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Improved Property – Landslides and Slope Stabilization

Appeal Brief Appeal Letter Appeal Analysis

Appeal Brief

Disaster4355
ApplicantBartlett (Town of)
Appeal TypeSecond
PA ID#003-03700-00
PW ID#PW 196
Date Signed2021-08-24T16:00:00

Summary Paragraph

From October 29 through November 1, 2017, severe storms and flooding caused damage to several sites along the Saco and Rocky Branch Rivers.  The Town of Bartlett (Applicant) requested Public Assistance (PA) funding, claiming damage from washouts along several sites.  FEMA raised post-inspection concerns including whether these sites were improved natural features.  FEMA denied all sites as the Applicant has not substantiated, in part, that any of the sites are eligible facilities.  The Applicant filed a first appeal for only one site, an embankment along the Saco River near Cobb Farm Road, providing testimonial support from surveyors and engineers that the embankment is an eligible facility.  FEMA denied the first appeal as the Applicant had not substantiated that the site was an improved natural feature or integral ground for the adjacent road.  The Applicant filed a second appeal reiterating prior first appeal arguments.

Authorities and Second Appeals

  • Stafford Act § 406(a)(1)(A).
  • 44 C.F.R. §§ 206.201(c); 206.206(a).
  • PAPPG at 14-15, 128.
  • Belgrade (Twp. of), FEMA-4390-DR-MN, at 2; Republic Cnty. Highway Dep’t, FEMA-4230-DR-KS, at 3.

Headnotes

  • A natural feature is eligible for PA if it is improved and maintained.  To be eligible: (1) it must have a designed and constructed improvement to its natural characteristics, such as a terraced slope or realigned channel; (2) the constructed improvement enhances the function of the unimproved natural feature; and, (3) the applicant maintains the improvement on a regular schedule to ensure the improvement performs as designed. 
    • The Applicant has not substantiated it maintained the river’s embankment. 
  • Integral ground “refers only to the ground necessary to physically support a facility” and it may be natural or improved ground upon which an eligible facility, damaged by the declared incident, is located and that is essential to support the structural integrity and utility of the facility.
    • The Applicant has not demonstrated that the road above the embankment was damaged by the incident.  As such, the embankment is not considered integral ground eligible for PA funding.

Conclusion

The Applicant has not substantiated that the embankment is an eligible facility as an improved and maintained natural feature or integral ground supporting an eligible facility.  Therefore, this appeal is denied.

Appeal Letter

Jennifer L. Harper                  

Director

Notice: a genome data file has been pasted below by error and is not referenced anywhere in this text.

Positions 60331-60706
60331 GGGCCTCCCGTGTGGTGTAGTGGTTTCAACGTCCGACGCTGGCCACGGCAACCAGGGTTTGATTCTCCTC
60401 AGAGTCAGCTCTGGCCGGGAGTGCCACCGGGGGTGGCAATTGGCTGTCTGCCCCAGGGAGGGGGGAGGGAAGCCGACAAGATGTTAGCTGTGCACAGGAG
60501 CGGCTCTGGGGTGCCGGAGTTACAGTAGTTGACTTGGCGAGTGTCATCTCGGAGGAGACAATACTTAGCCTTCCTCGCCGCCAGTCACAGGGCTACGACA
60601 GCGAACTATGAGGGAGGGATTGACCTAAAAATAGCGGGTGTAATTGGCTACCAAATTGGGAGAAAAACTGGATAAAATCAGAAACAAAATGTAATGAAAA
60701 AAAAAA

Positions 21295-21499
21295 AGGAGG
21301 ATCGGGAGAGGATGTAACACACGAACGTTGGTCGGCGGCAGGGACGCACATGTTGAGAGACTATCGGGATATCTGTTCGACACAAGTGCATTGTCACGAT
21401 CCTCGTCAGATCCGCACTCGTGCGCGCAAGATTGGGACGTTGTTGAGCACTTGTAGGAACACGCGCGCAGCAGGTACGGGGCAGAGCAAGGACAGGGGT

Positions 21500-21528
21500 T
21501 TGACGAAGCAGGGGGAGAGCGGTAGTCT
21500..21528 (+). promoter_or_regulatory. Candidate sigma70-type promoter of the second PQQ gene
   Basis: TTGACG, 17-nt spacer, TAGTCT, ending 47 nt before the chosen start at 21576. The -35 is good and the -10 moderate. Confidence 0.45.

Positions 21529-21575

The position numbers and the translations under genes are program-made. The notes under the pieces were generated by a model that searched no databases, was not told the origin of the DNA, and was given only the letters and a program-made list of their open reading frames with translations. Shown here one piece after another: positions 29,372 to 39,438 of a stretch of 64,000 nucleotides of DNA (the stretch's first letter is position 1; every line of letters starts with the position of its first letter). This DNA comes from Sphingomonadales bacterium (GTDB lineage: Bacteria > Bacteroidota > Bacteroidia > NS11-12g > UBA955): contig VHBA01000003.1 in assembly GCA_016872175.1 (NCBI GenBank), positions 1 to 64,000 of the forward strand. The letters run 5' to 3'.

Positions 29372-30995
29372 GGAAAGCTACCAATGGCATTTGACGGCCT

New Hampshire Homeland Security and Emergency Management             

33 Hazen Drive                                              

Concord, New Hampshire 03305      

 

Re:  Second Appeal – Bartlett (Town of) PA ID: 003-03700-00, FEMA-4355-DR-NH, Project Worksheet (PW) 196, Improved Property – Landslides and Slope Stabilization  

 

Dear Ms. Harper:

This is in response to your letter dated May 28, 2021, which transmitted the referenced second appeal on behalf of the Town of Bartlett (Applicant).  The Applicant is appealing the U.S. Department of Homeland Security’s Federal Emergency Management Agency’s (FEMA) denial of funding in the amount of $117,000.00 for restoration of an embankment on the Saco River.  

As explained in the enclosed analysis, I have determined the Applicant has not substantiated that the embankment is an eligible facility as an improved and maintained natural feature or integral ground supporting an eligible facility.  Therefore, this appeal is denied.

Please inform the Applicant of my decision.  This determination is the final decision on this matter pursuant to 44 C.F.R. § 206.206, Appeals.

 

                                                                           Sincerely,

                                                                               /S/

                                                                            Ana Montero

                                                                           Division Director

                                                                           Public Assistance Division

 

Enclosure

cc:  Paul F. Ford

Acting Regional Administrator

FEMA Region I

 

Appeal Analysis

Background

From October 29 through November 1, 2017, the state of New Hampshire experienced severe storms and flooding.[1]  The Town of Bartlett (Applicant) requested Public Assistance (PA) funding for restoration of seven embankment sites damaged by the incident.  FEMA prepared Project Worksheet (PW) 196 documenting requested estimated costs to perform repairs.  After conducting site inspections of the sites, FEMA sent a Request for Information (RFI) for documentation to substantiate that: (1) the sites claimed were eligible public facilities; (2) the work was required as a result of the declared incident; (3) the Applicant was legally responsible for the work; and, (4) the work was not under the authority of another federal agency.  The Applicant did not reply to the RFI.

FEMA issued a Determination Memorandum (DM) on July 2, 2020, amended on September 17, 2020, denying funding for all seven sites.  FEMA determined that the Applicant had not substantiated that the sites met the definition of an eligible facility, the work was required as a result of the declared incident, or that the Applicant had the legal responsibility to restore the embankments. 

 

First Appeal

The Applicant appealed, requesting $117,000.00 in funding to remove and replace armoring and replace rip rap at one of the embankment sites along the Saco River River that was a subject of the DM.  The Applicant provided letters from a professional engineer and surveyor to support that the emankment was an eligible disaster-damaged facility, integral ground to Cobb Farm Road nearby, and the legal responsibility of the Applicant.  New Hampshire Homeland Security and Emergency Management (Grantee) forwarded the appeal in support of the Applicant’s position.